Friday, December 4, 2015

Eurasian Collared Dove - Sous Vide

Anshu Pathak of Exotic Meat Market provided me with a dozen Eurasian collard-doves that were shot by hunters in Arizona. 
This is 10 of the 12 doves. 
I've seen Eurasian collared-doves in the wild, in El Pinacate and Gran Desierto in northern Mexico, just below Organ Pipe Cactus National Monument in southern Arizona, but I've not ever dressed or cooked a dove, so I looked forward to learning more about them.  
Eurasian collard-dove in El Pinacate.
You can get a sense of the relative size of the dove from my hand. 
First, I watched a Youtube video by Holly Heyser on "How to pluck a dove." She goes step-by-step with how to do it, from where to start to pluck to cleaning out the muck. Apparently many people just use the breasts, but Holly advocates cleaning the entire bird. I tried following her directions on one bird, decided that some of the steps made no sense to me, and did my own modified version. In particular, the birds I had were still not completely thawed and her innards clean-out technique was not working. Plus, in thinking about how to cook the birds, I focused on grilled doves la mancha at honest-food.net, but decided that rather than roast them whole, I would cut them in half and cook them sous vide. By cutting them in half, I solved my innards clean-out problem and made it so that the sous vide would work better by eliminating the hollow cavity in the whole bird.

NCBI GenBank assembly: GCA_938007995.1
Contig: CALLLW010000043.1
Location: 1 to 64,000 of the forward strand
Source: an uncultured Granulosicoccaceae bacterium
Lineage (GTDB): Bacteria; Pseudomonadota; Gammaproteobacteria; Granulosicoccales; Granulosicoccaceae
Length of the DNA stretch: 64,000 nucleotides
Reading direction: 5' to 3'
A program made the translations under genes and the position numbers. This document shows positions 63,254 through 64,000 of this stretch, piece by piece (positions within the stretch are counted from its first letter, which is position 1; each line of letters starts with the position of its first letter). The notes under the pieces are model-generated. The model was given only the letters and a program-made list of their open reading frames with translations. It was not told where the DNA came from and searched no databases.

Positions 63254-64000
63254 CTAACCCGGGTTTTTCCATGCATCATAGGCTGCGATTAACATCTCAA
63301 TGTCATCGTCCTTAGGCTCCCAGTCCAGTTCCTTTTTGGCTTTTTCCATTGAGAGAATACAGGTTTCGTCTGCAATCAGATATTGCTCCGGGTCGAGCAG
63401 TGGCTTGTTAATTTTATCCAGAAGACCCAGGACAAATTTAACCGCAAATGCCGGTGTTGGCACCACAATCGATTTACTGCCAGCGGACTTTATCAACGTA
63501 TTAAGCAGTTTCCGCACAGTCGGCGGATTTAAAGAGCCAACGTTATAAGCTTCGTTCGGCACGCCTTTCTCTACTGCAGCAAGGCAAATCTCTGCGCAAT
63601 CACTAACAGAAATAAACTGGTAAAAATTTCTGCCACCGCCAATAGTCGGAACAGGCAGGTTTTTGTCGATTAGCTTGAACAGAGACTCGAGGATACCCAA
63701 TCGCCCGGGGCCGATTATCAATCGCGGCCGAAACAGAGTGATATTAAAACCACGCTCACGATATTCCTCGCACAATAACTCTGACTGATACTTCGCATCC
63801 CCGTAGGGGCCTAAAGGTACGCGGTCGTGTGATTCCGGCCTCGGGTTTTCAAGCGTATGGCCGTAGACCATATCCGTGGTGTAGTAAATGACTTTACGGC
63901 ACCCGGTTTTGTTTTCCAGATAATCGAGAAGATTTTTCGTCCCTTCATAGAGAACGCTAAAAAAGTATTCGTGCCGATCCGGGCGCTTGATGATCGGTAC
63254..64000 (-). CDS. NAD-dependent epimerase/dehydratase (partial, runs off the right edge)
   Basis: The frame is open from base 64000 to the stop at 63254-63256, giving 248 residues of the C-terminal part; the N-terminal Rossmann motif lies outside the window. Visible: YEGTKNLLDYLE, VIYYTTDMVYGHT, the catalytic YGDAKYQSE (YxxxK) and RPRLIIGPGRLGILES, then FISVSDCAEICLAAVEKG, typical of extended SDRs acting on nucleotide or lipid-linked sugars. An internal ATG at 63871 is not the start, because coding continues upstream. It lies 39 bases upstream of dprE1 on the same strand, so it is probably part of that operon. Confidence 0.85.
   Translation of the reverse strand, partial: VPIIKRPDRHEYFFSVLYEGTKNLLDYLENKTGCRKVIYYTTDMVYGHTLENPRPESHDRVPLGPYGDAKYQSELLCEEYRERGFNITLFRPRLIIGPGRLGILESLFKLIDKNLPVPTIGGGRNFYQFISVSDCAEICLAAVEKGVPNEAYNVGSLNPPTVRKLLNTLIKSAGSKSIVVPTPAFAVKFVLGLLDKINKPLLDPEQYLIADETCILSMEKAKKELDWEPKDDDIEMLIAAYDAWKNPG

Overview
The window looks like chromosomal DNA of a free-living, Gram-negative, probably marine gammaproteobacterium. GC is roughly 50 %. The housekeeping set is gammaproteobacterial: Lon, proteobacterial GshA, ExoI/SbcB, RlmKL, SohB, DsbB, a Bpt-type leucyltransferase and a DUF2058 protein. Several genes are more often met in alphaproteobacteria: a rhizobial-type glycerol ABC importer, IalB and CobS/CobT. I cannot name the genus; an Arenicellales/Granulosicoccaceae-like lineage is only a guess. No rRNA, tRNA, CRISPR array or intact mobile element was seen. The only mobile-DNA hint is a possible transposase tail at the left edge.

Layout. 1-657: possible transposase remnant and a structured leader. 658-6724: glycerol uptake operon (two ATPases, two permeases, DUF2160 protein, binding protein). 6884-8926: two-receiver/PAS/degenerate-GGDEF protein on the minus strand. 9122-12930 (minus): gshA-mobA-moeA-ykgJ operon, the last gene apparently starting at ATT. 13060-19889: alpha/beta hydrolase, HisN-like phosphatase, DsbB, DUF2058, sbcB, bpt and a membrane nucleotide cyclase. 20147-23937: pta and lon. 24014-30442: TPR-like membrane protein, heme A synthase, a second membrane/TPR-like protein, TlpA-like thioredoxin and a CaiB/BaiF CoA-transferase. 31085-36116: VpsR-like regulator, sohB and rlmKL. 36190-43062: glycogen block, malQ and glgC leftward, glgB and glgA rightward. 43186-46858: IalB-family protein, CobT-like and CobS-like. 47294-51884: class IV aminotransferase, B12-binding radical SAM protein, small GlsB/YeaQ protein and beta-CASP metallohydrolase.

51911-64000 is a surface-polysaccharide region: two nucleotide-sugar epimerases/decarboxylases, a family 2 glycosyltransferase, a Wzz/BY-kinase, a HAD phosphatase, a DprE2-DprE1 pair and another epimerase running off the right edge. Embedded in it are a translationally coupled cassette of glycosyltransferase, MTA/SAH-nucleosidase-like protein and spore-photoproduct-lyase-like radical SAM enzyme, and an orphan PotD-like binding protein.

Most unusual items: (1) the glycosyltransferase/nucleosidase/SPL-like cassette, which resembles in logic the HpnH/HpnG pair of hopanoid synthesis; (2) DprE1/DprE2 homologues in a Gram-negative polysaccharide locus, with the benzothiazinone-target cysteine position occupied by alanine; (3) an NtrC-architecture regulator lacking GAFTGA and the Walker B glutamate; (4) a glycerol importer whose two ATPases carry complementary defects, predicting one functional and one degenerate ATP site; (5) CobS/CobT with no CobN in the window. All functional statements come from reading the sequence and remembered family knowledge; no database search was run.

I cut off the neck at the base, cut off the wing at the first joint and cut off the hind legs at the joint (the bottom of the hind legs on the above bird still need to be removed). 
The skin is bumpy and has a purplish tinge. 
After I'd plucked the birds, cut them in half and cleaned out the insides, I browned them in a frying pan with sunflower oil, salt and pepper. I did not want to over-cook them, so just did them long enough to do a little browning. 
Doves cut in half and cleaned.
Browning them in a frying pan.
Browned.
Then I sprinkled on some sweet paprika, a little sage and then some bay leaves in the sous vide vacuum pack and cooked the doves for two hours at 60 degrees Celsius. 
Added ingredients, plus salt and pepper.
In the vacuum packed sous vide bag. Note the green bay leaves. 
The doves were certainly not under-cooked. I would consider dropping the temperature of the sous vide down some, perhaps even to 55 degrees. I would also consider cooking them a shorter time, perhaps just an hour or so. The sous vide worked from the standpoint of being able to cook quite a few doves in one packet. 
The final product. There is not a lot of meat, but it makes a very different and fun appetizer, or a meal if you have at least two birds per person. 
The final product was okay. They had a tiny bit of a livery taste and I would have liked them a little less cooked. I would also consider a stronger spice, perhaps a little jalapeno or cayenne pepper. 

3 comments:

  1. Not the average Thanksgiving appetizer, that's for sure.

    ReplyDelete
  2. You need to have your own tv show.

    ReplyDelete
  3. You totally need your own tv show

    ReplyDelete